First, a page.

Yesterday Favrd, a site that monitored the number of favorite stars a particular Twitter update has received, was suddenly shut down.
Twitter erupted with reaction, much of which was more earnest and emotional than I expected. I had learned about Favrd and used it myself from time to time, but I assumed it was one of those sites that you should feel slightly embarrassed about loading. Or at the very least, you should be ashamed if you were caught trying to get your own tweets to be featured.
But Dean Allen, who created the site, is apparently some massively famous, well-loved internet superstar. I had never heard of him, even though many bloggers whose opinions I respect obviously had. Disorder is good for a system, so I guess it was my healthy function to be ignorant of this man so that I could experience the curious emotion of respecting him not for what he built, but for why he dismantled it.
Mr. Allen’s goodbye message, which now occupies the entire content of the site, was matter-of-fact and sincere, but its declaratory tone gave it a tinge of self-aggrandizement. To learn some of the really interesting rationale behind this fascinating end, you need to visit the comments section of Jeffrey Zeldman’s blog (thanks, Gruber), where Mr. Allen responds to Jeffrey’s criticism of the abrupt shutdown:
“I’ve spent the past year or so reading and writing and doing my level best to chip away at 40 years of belief in the logical fallacy that one’s identity meaning – self-worth, self-image, whatever you want to call it – can accurately be measured in the thoughts of others.”
Many folks use the internet as a valuable tool for research and connectedness, but also as a dubious source for ego-validation. Some of us are more vulnerable than others. How many of the following questions do you care to know the answer to?
- How many people are following me on Twitter
- How many hits on my home page?
- Has any high-profile blogger linked to me recently?
- How many people are @responding to my tweets?
- How many comments on my latest blog post?
- How early does my name show up in a Google search?
- How many people are buying my app/t-shirt/CD/craft?
- Who left positive feedback on eBay/Amazon/iTunes?
If you’re interested in the answers to these questions, it’s probably because you are concerned on some level about whether you matter or not. But more specifically, when it comes to the internet and other people you may reach by way of it, all these questions boil down to whether you have pleased anybody lately.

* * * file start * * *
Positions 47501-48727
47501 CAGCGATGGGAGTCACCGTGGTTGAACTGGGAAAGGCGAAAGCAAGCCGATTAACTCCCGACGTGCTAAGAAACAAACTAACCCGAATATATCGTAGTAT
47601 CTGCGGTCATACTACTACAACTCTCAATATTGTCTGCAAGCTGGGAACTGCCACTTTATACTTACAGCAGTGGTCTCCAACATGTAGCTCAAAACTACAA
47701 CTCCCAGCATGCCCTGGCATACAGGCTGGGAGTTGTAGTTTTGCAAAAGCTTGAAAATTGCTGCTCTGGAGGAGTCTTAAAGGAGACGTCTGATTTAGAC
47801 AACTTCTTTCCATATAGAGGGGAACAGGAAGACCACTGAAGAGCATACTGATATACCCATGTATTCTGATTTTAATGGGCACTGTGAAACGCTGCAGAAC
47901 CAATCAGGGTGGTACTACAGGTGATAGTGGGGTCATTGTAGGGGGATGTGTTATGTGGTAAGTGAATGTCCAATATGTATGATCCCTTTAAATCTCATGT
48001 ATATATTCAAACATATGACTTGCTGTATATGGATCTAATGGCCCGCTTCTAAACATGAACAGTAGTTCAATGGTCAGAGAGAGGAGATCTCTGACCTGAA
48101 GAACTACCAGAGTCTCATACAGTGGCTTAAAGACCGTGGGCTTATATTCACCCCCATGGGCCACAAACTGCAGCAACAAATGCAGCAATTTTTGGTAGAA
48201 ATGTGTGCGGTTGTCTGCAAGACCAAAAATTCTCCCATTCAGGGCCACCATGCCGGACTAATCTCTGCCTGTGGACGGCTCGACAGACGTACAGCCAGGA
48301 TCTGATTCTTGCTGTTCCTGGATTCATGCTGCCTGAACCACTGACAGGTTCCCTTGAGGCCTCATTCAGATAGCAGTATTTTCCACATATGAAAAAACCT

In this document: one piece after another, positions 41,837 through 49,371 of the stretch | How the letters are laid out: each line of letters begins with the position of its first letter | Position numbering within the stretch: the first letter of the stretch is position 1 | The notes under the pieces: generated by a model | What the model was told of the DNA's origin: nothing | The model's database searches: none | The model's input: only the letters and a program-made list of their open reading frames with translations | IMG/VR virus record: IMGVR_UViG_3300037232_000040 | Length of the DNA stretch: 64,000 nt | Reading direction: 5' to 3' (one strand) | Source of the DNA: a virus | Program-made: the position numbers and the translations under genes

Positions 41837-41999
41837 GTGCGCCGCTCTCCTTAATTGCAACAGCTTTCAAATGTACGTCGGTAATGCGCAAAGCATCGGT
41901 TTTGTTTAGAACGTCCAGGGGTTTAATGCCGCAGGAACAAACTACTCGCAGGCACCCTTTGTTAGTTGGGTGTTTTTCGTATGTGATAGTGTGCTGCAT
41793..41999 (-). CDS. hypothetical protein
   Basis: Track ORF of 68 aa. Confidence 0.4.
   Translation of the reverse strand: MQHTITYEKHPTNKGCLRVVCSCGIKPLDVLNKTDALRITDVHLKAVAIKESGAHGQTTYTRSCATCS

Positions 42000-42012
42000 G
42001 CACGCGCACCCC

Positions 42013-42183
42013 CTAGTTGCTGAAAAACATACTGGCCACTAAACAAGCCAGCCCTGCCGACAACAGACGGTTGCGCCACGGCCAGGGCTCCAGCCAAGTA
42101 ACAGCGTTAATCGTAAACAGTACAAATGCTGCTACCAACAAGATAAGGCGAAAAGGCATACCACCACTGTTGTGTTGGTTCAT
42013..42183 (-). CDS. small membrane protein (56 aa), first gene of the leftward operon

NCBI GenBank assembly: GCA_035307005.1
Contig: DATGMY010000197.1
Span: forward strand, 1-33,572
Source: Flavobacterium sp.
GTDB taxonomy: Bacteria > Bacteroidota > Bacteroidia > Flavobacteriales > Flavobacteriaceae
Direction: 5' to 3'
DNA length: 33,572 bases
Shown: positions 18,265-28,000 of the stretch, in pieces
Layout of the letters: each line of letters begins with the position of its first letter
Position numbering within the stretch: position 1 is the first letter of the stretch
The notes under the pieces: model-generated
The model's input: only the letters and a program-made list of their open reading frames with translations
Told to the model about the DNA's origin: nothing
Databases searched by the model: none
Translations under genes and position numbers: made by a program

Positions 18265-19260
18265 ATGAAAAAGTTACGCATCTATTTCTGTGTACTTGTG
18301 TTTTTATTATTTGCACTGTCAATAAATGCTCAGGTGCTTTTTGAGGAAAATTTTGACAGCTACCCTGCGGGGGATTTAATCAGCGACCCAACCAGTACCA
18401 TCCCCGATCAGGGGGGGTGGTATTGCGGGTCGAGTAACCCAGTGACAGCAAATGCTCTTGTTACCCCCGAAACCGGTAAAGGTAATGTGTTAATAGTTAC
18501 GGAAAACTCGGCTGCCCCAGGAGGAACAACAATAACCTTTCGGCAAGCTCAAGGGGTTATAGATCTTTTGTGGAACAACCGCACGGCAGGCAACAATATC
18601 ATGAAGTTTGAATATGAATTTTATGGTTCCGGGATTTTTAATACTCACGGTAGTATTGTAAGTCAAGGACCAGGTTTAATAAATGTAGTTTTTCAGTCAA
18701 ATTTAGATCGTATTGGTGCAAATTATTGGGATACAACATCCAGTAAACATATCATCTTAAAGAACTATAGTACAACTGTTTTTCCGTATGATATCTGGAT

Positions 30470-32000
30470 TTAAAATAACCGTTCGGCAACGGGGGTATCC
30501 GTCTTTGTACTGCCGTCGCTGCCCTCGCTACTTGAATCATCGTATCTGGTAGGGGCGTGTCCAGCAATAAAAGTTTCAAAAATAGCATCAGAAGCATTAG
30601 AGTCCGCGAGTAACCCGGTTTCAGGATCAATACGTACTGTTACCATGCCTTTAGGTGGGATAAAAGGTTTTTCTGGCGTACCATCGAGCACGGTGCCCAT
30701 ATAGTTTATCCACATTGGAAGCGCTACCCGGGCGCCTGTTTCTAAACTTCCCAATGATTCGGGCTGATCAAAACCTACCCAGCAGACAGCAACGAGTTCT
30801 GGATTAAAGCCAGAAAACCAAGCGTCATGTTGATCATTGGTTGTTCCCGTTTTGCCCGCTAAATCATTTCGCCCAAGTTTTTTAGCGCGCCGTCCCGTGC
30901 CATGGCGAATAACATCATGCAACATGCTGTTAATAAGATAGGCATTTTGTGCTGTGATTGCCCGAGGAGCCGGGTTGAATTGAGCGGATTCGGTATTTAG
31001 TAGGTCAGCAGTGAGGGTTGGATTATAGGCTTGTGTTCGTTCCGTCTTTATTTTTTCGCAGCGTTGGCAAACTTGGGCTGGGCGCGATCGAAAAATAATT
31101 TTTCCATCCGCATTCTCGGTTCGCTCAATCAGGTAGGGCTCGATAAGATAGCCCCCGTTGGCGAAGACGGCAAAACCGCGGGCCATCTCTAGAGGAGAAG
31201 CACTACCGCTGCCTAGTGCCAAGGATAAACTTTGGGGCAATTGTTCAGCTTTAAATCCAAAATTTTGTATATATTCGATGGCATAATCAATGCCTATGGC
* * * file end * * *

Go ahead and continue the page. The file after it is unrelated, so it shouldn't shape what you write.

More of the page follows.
I relate strongly to this urge, because I find most of my time at the computer ultimately boils down to striving to get another “fix” of pleasure acknowledgment. When I’m working on my apps, I’m hoping the features I add will move somebody to send positive feedback, or to buy the software. When I’m writing on Twitter, it feels great to have people declare their enthusiasm for something I’ve said. And yes, when I’m writing on this blog, it’s ultimately because I hope what I’ve shared will resonate with other people, and some percentage of those readers will share their satisfaction with me.
What can I say? I aim to please. And I think this is a pretty common “problem.” It’s not exactly humanity’s worst defect. The expectation that our help and amusement be acknowledged has probably fueled a lot of important help and amusement. While a few saints work tirelessly and without need of emotional coddling, the rest of us always benefit from a pat on the head and an “atta boy”.
Sites like Favrd, and even Twitter itself, demonstrate how the internet has facilitated an ever-increasing diversity of positive feedback. A witty remark to an appreciative cluster of people at a party was once chalked up as a major win, but nowadays you might find yourself recognizing the wasted potential of that line, and quickly cc’ing it to Twitter. Then what? If 10 people favorite it, you’re a rock star. Until 10 people favoriting you is an everyday occurrence, then it takes 100 to move the meter. When does it end?
While the desire for praise and acknowledgement that we do matter is a healthy instinct that motivates us to do life-affirming things, I believe it can be fed inappropriately. Compare this need with hunger, which can be sated easily at first, but which tends to become harder to satisfy as your meals become larger, richer, and less complex.
It’s become relatively easy to find praise on the internet. A quip on Twitter yields a simple reply of “Hilarious!” from somebody you’ve never met. Not the most illustrious validation you’ve ever received, but it will get you through the hour. If you don’t pay attention to what you’re feeding your ego, it might develop health problems. Adulation by way of Twitter replies, favorite counts, blog comments, etc., are all fast food gratification. They are invaluable when you’re stuck in a lonely place and are desperate for a boost, but if it’s all you consume day in and day out, you’re heading for an epic fall.